(RxWiki News) For most kids, the flu means missed days from school and bad symptoms, but for others it can spell hospital time. According to a new study, there may be a way to keep many of these kids out of the hospital.
This new study found that children who received the flu vaccine were less likely to be admitted to an intensive care unit.
"Talk to your doctor about vaccinations."
According to the authors of this new study, which was led by Jill M. Ferdinands, PhD, of the Centers for Disease Control and Prevention's (CDC) Influenza Division in Atlanta, Georgia, most children hospitalized for influenza require standard care, but in some cases, life-threatening complications can occur, requiring the patients to be sent to an intensive care unit. This often occurs in children with pre-existing chronic medical issues.
The researchers aimed to explore the effectiveness of the influenza vaccine at protecting children from admission to pediatric intensive care units (PICUs) due to illness with the flu.
Dr. Ferdinands and team looked at children between the ages of 6 months and 17 years old who were admitted to 21 different pediatric intensive care units across the US during the 2010 to 2011 and 2011 to 2012 flu seasons.
The researchers identified 216 participants who had acute severe respiratory illness and were admitted to a PICU.
Of these patients, 44 tested positive for the influenza. These patients had an average age of 4.3 years old and only 18 percent were vaccinated.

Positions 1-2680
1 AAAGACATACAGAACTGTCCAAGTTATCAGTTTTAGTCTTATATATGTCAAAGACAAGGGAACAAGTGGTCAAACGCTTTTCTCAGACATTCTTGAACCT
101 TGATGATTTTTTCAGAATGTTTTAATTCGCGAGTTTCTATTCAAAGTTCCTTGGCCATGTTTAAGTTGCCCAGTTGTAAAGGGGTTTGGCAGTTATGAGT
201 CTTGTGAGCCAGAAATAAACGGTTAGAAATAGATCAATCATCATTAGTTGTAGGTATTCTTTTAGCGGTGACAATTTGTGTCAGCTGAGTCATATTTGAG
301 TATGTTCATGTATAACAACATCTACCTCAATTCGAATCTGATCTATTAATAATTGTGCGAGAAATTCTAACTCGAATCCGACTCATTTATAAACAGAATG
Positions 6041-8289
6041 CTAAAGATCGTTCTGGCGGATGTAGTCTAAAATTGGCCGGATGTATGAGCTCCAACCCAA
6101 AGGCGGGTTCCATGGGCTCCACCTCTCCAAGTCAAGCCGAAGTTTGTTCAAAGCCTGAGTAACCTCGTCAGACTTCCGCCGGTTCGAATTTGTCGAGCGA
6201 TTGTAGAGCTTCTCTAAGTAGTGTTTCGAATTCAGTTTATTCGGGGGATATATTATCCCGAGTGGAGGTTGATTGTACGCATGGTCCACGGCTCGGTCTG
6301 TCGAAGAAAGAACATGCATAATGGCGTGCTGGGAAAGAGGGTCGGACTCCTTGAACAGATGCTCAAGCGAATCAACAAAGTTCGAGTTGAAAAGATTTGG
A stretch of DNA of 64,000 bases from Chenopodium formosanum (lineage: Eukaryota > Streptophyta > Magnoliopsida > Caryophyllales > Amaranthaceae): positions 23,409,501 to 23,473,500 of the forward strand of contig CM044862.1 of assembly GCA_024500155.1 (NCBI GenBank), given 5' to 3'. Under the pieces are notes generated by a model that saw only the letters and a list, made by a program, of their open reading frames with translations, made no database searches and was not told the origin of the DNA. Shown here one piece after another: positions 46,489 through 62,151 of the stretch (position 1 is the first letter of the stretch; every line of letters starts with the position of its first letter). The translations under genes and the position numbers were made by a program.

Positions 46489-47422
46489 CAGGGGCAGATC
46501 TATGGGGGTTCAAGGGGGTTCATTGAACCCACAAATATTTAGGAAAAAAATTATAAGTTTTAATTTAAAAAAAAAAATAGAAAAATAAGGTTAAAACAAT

Of all the patients admitted to a PICU, 55 percent had at least one underlying chronic medical condition, including respiratory and neuromuscular issues.
Dr. Ferdinands and team estimated that the vaccine was 74 percent effective at preventing admission to PICUs. In other words, when compared to unvaccinated children, children who were vaccinated were 74 percent less likely to have life-threatening complications from the flu.
“These study results underscore the importance of an annual flu vaccination, which can keep your child from ending up in the intensive care unit,” said Alicia Fry, MD, a medical officer from CDC’s Influenza Division explained in a press release. “It is extremely important that all children – especially children at high risk of flu complications – are protected from what can be a life-threatening illness."
The study involved a fairly low number of flu-positive PICU cases, and further research is needed to confirm these findings.
The study was published online March 26 in the Journal of Infectious Diseases. One study author reported receiving travel support from the pharmaceutical company Sanofi for an unrelated project, and no other conflicts of interest were reported.